Have you heard of topiary? It’s the horticultural art of sculpting trees and shrubs into defined shapes. Inspired by the technique, 75-year-old British artist Richard Saunders began his series, The Topiary Cat, which involves digitally transforming foliage into felines. The ongoing series is inspired by his own cat, Tolly, who sadly passed away five years ago. However, his feline friend has been given a new lease on life through a fictional character. The artist describes The Topiary Cat as “a magical creature with superior powers who is more wise than the mere mortals who behold him.”
Saunders has been a surrealist painter since he was a teenager, but he learned to use Photoshop over two decades ago when he worked as an advertising creative director and art director. Merging his surrealist ideas with his computer skills, the idea of creating The Topiary Cat series was born around eight years ago, while Tolly was still alive.
“Initially these were done by me just for fun,” Saunders tells My Modern Met. “I had taken a photograph, in the grounds of a historic house, of a huge cloud topiary, and it occurred to me that I could fairly easily photograph Tolly in a position to match the shape of the bushes.” Saunders shared his first image on Flickr, but it was reposted around the web without a credit to the artist. It wasn’t until someone at the BBC came across it and wrote a story on Saunders’ series that he finally got recognition for his work. One of his images went viral on Facebook, and people believed it to be a real topiary. Saunders recalls, “One of the images, of The Topiary Cat drinking from a lake at Painshill Park, had over three million hits on my Facebook page, and the Topiary Cat website crashed due to the gigabytes of hits.”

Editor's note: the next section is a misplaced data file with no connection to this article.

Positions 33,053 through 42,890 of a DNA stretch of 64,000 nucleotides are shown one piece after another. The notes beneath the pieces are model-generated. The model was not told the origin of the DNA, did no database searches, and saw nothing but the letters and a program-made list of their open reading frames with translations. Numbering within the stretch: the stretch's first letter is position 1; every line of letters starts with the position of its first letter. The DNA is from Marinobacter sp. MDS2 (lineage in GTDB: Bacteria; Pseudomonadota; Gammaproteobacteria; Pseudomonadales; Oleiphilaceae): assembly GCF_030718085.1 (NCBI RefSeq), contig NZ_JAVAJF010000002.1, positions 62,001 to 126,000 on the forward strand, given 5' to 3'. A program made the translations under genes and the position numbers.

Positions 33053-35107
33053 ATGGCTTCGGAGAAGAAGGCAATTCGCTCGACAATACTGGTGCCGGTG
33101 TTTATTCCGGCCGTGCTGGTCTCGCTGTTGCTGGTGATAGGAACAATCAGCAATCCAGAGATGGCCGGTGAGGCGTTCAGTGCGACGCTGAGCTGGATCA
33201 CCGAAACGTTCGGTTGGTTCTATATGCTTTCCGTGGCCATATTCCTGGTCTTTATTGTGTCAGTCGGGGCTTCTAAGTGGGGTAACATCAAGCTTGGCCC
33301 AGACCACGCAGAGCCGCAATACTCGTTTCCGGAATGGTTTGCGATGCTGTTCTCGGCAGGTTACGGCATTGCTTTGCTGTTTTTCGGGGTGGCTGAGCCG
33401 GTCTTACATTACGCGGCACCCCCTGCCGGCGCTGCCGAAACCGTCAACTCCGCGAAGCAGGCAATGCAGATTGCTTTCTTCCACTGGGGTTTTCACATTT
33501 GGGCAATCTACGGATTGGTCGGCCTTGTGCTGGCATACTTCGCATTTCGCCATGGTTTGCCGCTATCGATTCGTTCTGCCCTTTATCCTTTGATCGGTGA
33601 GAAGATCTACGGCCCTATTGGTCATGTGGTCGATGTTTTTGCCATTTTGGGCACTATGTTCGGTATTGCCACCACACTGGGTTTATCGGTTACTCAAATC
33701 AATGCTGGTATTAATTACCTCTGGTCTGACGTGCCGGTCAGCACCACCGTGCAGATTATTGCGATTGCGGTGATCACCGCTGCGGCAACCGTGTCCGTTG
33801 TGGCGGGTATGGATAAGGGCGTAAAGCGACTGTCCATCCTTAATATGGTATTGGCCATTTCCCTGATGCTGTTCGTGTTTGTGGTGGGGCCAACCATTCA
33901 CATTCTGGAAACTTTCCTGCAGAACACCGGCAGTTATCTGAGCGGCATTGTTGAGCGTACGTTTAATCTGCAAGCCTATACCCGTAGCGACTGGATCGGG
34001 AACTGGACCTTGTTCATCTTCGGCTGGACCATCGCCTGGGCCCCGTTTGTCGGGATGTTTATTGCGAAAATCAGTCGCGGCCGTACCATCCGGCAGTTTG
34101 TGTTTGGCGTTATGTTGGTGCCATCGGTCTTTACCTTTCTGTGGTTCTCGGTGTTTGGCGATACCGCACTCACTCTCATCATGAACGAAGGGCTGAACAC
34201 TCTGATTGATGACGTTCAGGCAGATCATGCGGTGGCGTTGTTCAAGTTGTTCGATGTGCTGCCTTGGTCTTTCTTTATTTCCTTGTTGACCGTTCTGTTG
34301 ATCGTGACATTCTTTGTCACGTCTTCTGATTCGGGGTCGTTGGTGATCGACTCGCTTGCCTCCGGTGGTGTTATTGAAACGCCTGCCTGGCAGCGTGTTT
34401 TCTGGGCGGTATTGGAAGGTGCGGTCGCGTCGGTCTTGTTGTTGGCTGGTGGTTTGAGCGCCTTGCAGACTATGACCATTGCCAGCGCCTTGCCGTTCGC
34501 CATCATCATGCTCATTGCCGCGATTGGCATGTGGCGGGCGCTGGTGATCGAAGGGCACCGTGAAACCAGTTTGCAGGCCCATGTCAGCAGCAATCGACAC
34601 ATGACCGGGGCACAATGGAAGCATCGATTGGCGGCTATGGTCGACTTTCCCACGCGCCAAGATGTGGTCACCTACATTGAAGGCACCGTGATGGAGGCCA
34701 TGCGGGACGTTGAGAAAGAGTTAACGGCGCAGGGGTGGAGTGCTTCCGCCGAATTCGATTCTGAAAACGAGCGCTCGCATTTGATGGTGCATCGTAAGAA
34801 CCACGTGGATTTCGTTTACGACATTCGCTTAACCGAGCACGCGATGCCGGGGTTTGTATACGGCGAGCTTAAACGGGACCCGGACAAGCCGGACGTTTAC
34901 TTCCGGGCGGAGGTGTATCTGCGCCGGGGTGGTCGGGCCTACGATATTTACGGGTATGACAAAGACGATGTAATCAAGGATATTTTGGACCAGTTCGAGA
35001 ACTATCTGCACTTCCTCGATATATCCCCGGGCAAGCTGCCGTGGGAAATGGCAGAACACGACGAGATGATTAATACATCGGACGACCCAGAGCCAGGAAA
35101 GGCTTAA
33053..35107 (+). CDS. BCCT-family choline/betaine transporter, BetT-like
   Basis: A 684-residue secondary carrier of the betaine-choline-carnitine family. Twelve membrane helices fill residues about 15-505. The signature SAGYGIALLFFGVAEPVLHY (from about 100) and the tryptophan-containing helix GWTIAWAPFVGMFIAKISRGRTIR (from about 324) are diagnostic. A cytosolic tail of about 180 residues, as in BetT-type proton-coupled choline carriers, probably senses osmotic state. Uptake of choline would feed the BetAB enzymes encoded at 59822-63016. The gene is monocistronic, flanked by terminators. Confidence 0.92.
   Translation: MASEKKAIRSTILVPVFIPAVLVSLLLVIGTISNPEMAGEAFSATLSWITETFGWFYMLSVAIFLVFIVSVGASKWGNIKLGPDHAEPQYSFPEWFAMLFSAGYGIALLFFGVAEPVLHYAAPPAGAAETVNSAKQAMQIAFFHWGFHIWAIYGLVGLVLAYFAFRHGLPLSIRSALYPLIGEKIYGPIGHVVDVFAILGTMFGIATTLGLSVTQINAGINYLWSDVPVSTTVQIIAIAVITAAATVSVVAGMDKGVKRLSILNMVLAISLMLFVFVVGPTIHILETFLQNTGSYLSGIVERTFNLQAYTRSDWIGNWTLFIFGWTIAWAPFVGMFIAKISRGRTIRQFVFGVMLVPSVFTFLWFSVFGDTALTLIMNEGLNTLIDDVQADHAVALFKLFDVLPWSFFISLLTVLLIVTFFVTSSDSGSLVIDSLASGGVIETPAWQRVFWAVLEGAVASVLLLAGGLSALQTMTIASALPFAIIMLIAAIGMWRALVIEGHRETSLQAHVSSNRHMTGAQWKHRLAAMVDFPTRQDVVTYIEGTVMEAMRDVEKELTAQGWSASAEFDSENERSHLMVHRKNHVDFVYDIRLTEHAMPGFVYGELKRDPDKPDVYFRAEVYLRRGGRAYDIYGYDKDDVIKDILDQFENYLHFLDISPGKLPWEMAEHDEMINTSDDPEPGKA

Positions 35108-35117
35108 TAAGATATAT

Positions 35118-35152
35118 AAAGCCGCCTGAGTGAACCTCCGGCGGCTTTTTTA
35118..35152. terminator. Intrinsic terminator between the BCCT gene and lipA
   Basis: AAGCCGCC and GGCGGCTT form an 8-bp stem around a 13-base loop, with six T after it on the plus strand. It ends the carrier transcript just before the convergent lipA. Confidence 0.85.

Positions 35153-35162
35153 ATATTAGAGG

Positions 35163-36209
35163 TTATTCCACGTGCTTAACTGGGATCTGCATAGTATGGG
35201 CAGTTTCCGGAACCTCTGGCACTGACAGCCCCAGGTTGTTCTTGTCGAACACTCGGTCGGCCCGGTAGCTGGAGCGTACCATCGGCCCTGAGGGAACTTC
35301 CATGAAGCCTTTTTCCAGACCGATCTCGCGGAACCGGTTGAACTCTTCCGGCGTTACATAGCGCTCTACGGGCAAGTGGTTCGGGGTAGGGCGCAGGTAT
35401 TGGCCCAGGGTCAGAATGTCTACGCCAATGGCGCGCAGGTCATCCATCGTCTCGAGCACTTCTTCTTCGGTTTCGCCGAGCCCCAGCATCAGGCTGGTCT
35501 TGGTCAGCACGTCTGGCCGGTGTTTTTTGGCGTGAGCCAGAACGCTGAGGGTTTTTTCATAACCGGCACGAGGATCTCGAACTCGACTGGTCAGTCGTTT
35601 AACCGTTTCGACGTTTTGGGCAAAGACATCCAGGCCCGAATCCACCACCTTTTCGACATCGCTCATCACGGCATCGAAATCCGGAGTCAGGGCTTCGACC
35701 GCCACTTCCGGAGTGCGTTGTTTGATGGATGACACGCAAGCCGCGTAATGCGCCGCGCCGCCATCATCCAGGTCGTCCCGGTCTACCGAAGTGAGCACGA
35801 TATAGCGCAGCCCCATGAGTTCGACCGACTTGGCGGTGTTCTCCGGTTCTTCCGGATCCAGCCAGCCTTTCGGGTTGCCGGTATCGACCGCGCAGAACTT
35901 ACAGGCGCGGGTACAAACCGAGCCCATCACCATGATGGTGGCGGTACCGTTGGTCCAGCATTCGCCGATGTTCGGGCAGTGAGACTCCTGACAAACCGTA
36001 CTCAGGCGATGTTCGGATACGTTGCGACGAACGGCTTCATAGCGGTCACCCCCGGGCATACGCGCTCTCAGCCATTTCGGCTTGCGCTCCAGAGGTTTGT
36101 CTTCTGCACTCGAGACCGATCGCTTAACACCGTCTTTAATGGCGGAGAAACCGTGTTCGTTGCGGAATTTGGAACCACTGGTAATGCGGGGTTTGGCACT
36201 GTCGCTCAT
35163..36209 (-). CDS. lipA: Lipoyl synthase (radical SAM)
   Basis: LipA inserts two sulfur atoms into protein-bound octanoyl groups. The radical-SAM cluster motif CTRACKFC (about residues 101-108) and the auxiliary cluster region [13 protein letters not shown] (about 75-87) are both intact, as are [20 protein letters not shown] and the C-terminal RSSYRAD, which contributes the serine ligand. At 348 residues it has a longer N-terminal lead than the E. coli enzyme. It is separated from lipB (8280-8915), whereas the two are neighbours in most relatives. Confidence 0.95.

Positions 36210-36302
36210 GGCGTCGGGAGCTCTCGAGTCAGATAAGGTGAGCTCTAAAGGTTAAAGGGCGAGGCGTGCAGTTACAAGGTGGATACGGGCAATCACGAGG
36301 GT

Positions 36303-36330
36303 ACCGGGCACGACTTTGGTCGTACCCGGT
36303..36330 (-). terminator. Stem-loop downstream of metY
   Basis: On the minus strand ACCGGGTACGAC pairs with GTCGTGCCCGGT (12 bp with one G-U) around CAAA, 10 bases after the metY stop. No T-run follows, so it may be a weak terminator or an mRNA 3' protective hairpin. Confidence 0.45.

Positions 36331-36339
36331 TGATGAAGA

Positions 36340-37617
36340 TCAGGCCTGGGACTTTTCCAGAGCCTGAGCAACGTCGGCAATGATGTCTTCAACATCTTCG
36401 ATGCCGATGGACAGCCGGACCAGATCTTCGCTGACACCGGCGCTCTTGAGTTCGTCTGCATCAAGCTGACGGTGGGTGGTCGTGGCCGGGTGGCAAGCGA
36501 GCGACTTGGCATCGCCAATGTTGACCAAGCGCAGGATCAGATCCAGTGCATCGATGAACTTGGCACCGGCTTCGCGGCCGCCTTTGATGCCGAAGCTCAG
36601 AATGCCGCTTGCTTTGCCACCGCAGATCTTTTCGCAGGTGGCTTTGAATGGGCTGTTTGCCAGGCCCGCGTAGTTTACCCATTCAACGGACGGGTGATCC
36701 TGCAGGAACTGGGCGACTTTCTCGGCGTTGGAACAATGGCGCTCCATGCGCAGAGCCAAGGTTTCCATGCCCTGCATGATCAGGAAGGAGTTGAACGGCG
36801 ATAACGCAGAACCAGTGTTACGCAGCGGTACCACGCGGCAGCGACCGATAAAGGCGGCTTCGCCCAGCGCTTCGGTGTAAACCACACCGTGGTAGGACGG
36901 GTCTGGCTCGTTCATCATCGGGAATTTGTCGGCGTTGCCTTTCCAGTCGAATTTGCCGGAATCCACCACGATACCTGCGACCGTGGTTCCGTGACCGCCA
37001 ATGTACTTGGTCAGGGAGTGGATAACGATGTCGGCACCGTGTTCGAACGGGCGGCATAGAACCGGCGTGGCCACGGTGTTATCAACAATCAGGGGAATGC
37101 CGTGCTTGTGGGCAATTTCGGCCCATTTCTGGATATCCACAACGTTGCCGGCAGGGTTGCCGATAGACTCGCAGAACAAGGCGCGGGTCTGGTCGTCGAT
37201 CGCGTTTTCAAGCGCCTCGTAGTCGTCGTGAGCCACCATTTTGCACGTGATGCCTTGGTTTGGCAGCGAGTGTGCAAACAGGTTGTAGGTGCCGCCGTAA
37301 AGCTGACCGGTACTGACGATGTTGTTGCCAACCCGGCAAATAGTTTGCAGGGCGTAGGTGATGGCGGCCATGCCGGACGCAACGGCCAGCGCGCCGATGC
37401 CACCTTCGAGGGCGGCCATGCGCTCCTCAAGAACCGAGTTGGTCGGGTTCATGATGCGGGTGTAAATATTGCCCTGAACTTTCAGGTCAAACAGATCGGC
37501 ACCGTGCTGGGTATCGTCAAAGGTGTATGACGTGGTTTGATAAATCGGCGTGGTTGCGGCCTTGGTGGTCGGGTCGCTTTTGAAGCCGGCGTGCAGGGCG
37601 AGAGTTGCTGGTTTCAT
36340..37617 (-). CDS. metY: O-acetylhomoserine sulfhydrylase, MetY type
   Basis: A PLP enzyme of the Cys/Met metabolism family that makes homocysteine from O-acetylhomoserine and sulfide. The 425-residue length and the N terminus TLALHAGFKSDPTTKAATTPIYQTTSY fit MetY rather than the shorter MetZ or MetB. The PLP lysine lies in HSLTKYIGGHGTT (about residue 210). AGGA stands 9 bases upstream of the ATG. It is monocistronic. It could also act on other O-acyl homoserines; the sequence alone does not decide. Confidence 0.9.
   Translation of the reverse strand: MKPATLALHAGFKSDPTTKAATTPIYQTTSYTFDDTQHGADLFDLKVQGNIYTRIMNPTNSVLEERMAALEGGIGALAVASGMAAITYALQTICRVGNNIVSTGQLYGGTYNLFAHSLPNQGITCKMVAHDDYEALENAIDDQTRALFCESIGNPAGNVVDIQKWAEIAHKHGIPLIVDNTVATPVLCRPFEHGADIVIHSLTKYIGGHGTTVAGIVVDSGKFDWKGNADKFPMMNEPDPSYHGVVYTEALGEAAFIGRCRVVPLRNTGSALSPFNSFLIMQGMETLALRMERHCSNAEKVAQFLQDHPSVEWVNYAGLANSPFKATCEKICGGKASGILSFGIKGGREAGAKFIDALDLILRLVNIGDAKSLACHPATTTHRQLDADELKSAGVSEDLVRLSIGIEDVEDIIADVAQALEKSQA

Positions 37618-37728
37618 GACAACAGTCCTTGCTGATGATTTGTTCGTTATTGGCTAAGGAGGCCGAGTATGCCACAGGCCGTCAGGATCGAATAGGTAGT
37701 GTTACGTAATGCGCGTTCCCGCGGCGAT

Tolly died in 2016, but he lives on through Saunders’ art. Over time, Saunders’ images have become more complex, and some take days to create. The artist starts with a photo he takes himself, and then digitally edits in The Topiary Cat to create his fantastical scenes. The surreal series isn’t just cool to look at, though—it has a fun narrative. “The Topiary Cat’s character is wise and brave, as was Tolly, and he doesn’t understand human mortals,” explains Saunders. “Being immortal himself, he has no concept of time, or such odd human preoccupations such as ‘working,’ ‘school,’ ‘weekends,’ or ‘telephones.’”
From snoozing on top of bridges to drinking from a lake, The Topiary Cat treats the countryside and stately homes as his own, personal territory. However, occasionally, he’s pictured with some friends. “He is now accompanied by another Russian Blue called ‘Georgi’ who is now nearly four years old,” explains Saunders. “His alter ego in the images is rather misbehaved and is called ‘G’ (Georgi Kitten) by his topiary mentor.”
Saunders is soon to release a short fantasy novel based on The Topiary Cat’s adventures, simply and aptly titled The Topiary Cat. Until then, scroll down to check out his surreal images and find more on Facebook.